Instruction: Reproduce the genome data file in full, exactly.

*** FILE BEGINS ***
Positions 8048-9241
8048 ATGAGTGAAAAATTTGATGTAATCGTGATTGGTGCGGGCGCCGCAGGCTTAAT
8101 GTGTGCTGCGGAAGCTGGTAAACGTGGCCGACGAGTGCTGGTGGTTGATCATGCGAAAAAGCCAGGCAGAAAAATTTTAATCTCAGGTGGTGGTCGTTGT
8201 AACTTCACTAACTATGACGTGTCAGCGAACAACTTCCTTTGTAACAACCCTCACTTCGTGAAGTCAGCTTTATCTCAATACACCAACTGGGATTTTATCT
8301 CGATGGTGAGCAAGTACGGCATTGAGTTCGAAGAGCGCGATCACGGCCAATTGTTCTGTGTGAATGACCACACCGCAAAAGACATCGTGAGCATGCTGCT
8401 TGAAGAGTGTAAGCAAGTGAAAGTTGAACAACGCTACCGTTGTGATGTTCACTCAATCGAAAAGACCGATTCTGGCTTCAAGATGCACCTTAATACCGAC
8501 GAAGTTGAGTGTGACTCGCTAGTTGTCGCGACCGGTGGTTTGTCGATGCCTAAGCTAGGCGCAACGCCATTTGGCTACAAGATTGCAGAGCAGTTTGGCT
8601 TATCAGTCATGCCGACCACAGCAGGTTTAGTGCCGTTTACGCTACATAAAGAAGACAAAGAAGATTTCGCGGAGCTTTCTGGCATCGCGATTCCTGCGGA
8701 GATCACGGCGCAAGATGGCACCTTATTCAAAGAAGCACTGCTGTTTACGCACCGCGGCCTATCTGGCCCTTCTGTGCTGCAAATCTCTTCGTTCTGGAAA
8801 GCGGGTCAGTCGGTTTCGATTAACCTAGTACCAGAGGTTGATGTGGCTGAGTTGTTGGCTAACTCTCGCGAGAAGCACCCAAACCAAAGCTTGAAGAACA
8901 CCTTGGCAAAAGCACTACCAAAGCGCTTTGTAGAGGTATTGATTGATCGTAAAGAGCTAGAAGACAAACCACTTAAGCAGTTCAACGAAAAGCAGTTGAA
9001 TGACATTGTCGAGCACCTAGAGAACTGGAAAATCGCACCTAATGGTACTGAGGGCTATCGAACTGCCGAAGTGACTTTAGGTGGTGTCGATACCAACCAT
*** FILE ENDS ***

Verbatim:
Positions 8048-9241
8048 ATGAGTGAAAAATTTGATGTAATCGTGATTGGTGCGGGCGCCGCAGGCTTAAT
8101 GTGTGCTGCGGAAGCTGGTAAACGTGGCCGACGAGTGCTGGTGGTTGATCATGCGAAAAAGCCAGGCAGAAAAATTTTAATCTCAGGTGGTGGTCGTTGT
8201 AACTTCACTAACTATGACGTGTCAGCGAACAACTTCCTTTGTAACAACCCTCACTTCGTGAAGTCAGCTTTATCTCAATACACCAACTGGGATTTTATCT
8301 CGATGGTGAGCAAGTACGGCATTGAGTTCGAAGAGCGCGATCACGGCCAATTGTTCTGTGTGAATGACCACACCGCAAAAGACATCGTGAGCATGCTGCT
8401 TGAAGAGTGTAAGCAAGTGAAAGTTGAACAACGCTACCGTTGTGATGTTCACTCAATCGAAAAGACCGATTCTGGCTTCAAGATGCACCTTAATACCGAC
8501 GAAGTTGAGTGTGACTCGCTAGTTGTCGCGACCGGTGGTTTGTCGATGCCTAAGCTAGGCGCAACGCCATTTGGCTACAAGATTGCAGAGCAGTTTGGCT
8601 TATCAGTCATGCCGACCACAGCAGGTTTAGTGCCGTTTACGCTACATAAAGAAGACAAAGAAGATTTCGCGGAGCTTTCTGGCATCGCGATTCCTGCGGA
8701 GATCACGGCGCAAGATGGCACCTTATTCAAAGAAGCACTGCTGTTTACGCACCGCGGCCTATCTGGCCCTTCTGTGCTGCAAATCTCTTCGTTCTGGAAA
8801 GCGGGTCAGTCGGTTTCGATTAACCTAGTACCAGAGGTTGATGTGGCTGAGTTGTTGGCTAACTCTCGCGAGAAGCACCCAAACCAAAGCTTGAAGAACA
8901 CCTTGGCAAAAGCACTACCAAAGCGCTTTGTAGAGGTATTGATTGATCGTAAAGAGCTAGAAGACAAACCACTTAAGCAGTTCAACGAAAAGCAGTTGAA
9001 TGACATTGTCGAGCACCTAGAGAACTGGAAAATCGCACCTAATGGTACTGAGGGCTATCGAACTGCCGAAGTGACTTTAGGTGGTGTCGATACCAACCAT